Although our first homebuyer had already signed the contract, the vendor had not exchanged contracts, and so the agent was threatening to gazump her.
2.    Exchange of contracts
In this step, you and the seller each sign a copy of the contract of sale and then exchange these documents to enter a legally binding contract. You secure the property and ‘close the deal’ by signing the contract and paying a deposit. There are two types of exchanges. Under a conditional exchange, a deposit of 0.25% to 10% of the purchase price is payable. In most states, you have a five-day cooling-off period to rescind the contract if you decide not to proceed with the purchase, but at a penalty of 0.25% of the purchase price. This works out to be $250 for every $100,000, or $1,250 for a $500,000 property. If you want to rescind the contract you must do it in writing. And you will have to start again.
The advantage of a cooling-off exchange over a holding deposit is that it locks the seller in. The disadvantage is that it costs a lot of money to rescind the contract if you change your mind, or the building or pest inspection is unfavourable or your finance is not approved. The cooling-off period is used to conduct the building and pest inspection (usually ordered by your solicitor or conveyancer) and get unconditional loan approval. The pre-purchase loan approval is conditional on satisfactory valuation of the property, so the lender will have to get a valuation done during this time. If your solicitor or conveyancer has not seen the contract, this is the time when they go through it to check for any irregularities and do various searches. You might have to ask for a few days’ extension of the cooling-off period to get everything completed.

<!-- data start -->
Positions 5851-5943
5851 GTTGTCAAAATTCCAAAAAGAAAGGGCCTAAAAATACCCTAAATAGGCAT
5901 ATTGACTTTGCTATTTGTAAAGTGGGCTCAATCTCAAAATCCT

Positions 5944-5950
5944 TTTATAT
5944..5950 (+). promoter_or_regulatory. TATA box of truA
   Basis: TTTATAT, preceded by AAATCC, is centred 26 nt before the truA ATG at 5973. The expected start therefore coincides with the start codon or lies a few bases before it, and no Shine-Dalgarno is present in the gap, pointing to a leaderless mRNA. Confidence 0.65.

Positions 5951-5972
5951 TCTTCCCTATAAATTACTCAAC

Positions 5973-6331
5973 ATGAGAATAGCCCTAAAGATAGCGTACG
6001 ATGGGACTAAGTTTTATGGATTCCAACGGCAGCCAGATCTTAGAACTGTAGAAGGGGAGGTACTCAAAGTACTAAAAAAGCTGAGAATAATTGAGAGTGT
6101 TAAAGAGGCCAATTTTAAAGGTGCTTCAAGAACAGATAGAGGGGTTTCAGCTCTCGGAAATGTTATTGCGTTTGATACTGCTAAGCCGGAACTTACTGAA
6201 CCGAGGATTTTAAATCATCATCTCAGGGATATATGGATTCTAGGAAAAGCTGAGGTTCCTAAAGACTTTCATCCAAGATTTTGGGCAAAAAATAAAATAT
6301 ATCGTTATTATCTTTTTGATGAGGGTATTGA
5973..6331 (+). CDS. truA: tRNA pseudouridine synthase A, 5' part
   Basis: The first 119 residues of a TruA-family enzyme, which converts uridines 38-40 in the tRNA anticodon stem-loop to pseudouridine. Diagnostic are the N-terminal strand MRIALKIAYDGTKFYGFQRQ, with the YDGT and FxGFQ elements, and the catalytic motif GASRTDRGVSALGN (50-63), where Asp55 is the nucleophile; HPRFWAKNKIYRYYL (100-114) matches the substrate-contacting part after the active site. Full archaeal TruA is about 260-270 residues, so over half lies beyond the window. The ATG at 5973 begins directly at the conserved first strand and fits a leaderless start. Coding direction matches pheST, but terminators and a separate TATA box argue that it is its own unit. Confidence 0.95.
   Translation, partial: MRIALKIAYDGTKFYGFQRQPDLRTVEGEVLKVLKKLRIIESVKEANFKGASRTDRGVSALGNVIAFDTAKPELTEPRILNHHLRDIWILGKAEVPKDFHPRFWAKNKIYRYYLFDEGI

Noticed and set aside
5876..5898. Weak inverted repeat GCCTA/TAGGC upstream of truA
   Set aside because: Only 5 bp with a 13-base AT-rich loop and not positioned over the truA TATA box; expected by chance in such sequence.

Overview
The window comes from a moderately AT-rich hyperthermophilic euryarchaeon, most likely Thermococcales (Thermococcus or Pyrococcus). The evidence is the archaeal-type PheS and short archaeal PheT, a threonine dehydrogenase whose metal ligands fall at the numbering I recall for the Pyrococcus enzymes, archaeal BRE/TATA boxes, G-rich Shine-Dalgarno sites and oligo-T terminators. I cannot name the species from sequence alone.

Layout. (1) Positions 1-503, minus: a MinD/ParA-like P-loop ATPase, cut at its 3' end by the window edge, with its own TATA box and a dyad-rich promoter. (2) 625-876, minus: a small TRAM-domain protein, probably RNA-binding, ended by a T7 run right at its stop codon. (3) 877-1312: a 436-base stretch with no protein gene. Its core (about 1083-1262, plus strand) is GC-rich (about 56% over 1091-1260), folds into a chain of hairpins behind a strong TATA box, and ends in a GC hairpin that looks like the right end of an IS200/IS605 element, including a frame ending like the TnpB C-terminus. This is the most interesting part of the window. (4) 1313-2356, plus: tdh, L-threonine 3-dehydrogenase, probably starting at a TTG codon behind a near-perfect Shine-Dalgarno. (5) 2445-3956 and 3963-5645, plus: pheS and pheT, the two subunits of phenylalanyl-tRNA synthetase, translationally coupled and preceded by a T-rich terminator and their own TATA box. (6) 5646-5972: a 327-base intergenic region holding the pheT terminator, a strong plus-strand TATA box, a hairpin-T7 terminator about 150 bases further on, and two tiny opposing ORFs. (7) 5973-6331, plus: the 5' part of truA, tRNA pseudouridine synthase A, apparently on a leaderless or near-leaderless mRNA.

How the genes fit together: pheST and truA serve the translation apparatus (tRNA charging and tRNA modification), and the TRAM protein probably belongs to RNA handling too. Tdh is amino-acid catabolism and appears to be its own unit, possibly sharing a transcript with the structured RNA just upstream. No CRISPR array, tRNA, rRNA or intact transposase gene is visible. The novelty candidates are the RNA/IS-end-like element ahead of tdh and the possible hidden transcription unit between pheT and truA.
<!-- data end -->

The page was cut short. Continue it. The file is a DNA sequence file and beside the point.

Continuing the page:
Under an unconditional exchange, such as with a pre-auction offer, you give the seller a section 66W certificate in New South Wales or a lawyer’s certificate in Queensland, the Northern Territory and the ACT waiving the cooling-off period, and pay the 10% deposit. In Victoria and South Australia, you waive the cooling-off period by obtaining legal advice. The contract cannot be rescinded.
Both the holding deposit and exchange of contracts steps involve trade-offs. A holding deposit does not result in any loss if you change your mind (provided you don’t incur any costs), but the sale is not guaranteed, while if you exchange contracts, you will incur a penalty if you change your mind, but the seller cannot withdraw from the sale.